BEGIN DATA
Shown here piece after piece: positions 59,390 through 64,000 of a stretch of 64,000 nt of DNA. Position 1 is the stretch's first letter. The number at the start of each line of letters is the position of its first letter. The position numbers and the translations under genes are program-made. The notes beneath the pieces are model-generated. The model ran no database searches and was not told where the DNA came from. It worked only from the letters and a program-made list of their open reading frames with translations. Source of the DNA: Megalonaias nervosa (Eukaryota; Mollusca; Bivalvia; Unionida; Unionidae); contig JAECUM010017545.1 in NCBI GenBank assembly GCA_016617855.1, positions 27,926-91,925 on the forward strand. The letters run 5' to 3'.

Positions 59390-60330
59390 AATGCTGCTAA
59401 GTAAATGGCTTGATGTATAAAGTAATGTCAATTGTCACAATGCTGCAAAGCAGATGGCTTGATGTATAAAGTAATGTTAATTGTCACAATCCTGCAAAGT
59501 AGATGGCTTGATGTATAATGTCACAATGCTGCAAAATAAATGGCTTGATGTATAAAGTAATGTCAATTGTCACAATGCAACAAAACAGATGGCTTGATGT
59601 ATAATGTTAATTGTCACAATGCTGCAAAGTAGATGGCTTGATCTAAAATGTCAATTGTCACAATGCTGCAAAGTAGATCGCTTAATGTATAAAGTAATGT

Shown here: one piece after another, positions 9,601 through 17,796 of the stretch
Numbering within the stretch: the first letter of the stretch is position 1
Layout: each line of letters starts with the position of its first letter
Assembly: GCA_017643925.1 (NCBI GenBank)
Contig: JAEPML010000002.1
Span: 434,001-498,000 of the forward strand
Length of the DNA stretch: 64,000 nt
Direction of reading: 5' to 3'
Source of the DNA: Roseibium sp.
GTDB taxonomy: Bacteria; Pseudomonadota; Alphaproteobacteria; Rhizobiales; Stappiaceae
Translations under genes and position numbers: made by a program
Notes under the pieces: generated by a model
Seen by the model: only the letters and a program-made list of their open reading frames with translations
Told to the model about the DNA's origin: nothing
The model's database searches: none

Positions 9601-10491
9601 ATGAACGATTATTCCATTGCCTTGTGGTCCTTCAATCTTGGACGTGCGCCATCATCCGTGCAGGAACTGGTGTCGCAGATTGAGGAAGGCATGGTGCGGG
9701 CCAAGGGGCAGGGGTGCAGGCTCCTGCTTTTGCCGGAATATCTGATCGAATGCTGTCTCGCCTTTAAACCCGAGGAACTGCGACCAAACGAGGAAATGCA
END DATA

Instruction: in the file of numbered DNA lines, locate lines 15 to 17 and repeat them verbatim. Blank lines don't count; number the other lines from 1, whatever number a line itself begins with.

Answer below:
Source of the DNA: Roseibium sp.
GTDB taxonomy: Bacteria; Pseudomonadota; Alphaproteobacteria; Rhizobiales; Stappiaceae
Translations under genes and position numbers: made by a program